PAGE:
Liz Buchanan BVSc MRCVS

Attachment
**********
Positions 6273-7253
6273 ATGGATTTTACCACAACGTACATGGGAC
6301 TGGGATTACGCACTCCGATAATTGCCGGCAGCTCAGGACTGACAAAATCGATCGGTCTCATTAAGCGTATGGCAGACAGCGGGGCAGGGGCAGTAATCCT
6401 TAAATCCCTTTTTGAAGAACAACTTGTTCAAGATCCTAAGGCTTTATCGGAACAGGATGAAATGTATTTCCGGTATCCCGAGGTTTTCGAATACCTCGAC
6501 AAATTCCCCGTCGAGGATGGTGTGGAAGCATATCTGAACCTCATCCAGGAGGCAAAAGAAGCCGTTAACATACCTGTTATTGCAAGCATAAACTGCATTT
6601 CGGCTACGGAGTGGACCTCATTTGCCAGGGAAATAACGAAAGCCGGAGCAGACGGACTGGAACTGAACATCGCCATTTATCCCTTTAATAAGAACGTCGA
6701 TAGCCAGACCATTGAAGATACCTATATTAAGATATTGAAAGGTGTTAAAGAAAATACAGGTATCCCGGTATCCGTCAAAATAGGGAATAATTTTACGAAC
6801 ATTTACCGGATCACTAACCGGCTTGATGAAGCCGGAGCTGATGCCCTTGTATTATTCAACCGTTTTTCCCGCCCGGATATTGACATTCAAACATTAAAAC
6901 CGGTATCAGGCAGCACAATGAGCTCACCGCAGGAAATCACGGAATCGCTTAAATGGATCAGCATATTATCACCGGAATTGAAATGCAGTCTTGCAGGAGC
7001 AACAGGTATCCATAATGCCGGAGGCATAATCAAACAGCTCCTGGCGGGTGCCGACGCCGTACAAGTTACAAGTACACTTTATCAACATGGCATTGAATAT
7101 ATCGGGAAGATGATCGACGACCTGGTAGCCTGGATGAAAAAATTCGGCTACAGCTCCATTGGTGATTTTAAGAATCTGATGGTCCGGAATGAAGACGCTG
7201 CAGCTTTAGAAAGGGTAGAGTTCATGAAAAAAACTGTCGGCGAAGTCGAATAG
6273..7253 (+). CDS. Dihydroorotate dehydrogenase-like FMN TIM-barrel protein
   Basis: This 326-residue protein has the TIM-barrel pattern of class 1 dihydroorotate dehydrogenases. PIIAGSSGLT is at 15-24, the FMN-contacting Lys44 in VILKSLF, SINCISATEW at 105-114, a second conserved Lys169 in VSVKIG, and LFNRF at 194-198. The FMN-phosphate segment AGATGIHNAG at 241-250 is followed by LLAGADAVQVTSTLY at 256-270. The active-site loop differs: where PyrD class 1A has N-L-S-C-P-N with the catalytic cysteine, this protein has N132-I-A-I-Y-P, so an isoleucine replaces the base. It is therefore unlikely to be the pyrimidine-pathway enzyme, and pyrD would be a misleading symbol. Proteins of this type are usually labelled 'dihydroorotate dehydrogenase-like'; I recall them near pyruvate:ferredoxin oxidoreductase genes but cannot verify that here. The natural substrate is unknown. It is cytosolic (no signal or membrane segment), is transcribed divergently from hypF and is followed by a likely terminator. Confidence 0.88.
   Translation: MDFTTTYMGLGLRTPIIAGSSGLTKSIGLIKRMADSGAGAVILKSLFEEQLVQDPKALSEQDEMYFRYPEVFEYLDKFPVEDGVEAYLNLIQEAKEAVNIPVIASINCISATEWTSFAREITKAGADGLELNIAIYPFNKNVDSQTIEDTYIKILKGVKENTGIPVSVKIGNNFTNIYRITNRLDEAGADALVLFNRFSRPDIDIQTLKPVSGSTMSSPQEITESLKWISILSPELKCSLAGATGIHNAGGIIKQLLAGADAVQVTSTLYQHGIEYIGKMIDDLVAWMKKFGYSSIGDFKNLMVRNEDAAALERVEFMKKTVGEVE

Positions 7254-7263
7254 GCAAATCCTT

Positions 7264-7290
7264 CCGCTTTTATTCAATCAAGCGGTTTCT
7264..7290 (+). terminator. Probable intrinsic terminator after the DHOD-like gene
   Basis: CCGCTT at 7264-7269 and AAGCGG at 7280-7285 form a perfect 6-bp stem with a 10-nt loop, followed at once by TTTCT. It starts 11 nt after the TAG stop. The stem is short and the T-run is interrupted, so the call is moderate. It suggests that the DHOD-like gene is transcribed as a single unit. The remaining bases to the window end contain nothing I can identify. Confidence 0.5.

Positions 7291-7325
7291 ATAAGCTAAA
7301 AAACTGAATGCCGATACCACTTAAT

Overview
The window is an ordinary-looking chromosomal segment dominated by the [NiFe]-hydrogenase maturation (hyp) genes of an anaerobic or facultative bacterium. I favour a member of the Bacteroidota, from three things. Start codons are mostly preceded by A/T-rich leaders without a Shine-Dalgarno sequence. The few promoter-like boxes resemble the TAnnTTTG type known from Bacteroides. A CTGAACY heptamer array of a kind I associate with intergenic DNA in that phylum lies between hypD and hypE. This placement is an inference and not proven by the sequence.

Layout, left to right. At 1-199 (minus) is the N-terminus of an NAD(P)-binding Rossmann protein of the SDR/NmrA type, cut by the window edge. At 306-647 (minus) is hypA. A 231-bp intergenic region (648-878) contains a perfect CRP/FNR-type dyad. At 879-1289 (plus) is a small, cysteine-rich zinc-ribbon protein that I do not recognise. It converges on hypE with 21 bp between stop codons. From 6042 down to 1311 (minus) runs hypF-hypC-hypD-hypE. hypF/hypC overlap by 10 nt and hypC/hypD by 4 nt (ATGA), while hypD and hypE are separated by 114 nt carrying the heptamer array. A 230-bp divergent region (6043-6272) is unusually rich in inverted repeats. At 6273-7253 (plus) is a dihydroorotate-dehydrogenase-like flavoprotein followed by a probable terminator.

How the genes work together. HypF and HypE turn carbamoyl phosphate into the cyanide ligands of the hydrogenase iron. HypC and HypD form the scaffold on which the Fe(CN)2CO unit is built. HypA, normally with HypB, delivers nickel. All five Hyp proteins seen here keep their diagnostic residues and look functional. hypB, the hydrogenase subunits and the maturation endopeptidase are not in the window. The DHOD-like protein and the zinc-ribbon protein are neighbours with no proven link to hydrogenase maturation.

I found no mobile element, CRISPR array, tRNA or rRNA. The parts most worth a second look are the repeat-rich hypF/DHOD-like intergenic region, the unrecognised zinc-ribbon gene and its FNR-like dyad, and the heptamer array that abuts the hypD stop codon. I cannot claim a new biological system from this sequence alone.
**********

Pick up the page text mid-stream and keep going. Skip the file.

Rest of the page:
Hello! Very often when they go to the vets, people want clear, direct, simple guidance and this is what your vet has given. It sounds like you're the type of owner who'd like to hear a few more of the pros and cons - thats ok, you can ask them! Here is my best guess.... imagine there is a lego model. You dont know what the model is of. You can put a needle into a lump - that's the equivalent of being handed a few random bricks (cells) to look at, out of context of the other peices. But if you take a few bricks and they're all red, you can't conclude 'there are only red bricks in this model.' You might have just blindly taken your red bricks from the zig-zaggy bit on the back of a green dragon's tail. Similarly, you dont know how those red bricks are related to each other - what pattern they were built in. Are they a dragon, or a dog, or a horse? Nor do you know how those cells were arranged. So although you might happen to get an obvious cancer cell, you can't necessarily say with much conviction that it isn't a cancer. You might not be able to identify it. I once, as a very junior vet 20 years ago, put a needle into a swollen lumph node and got back many, many mast cells. This suggests a mast cell tumour and thats what I diagnosed. But we now know that you can also get lots of mast cells for other reasons, such as a certain type of reaction to a foreign body, and this is what had happened in this case. To my pleasure but also embarrassment, the atient got better. Gradually, with combined experiences of this type, it was realised that a very few cells arent as useful as taking a small peice of tissue, which shows how the cells relate to each other - and that even this isnt as useful as taking the whole lump (with a wide margin if we are concerned about sideways spread). These days, we therefore weigh up what we're looking for - if we're looking just a type of cell, then FNAs are the best. But if we need to know the structure of those cells (are they clustered around a foreign body, or are they coming out of the lymphatic drainage system?) then a larger sample will give more context. This is for the individual vet to decide in the individual patient.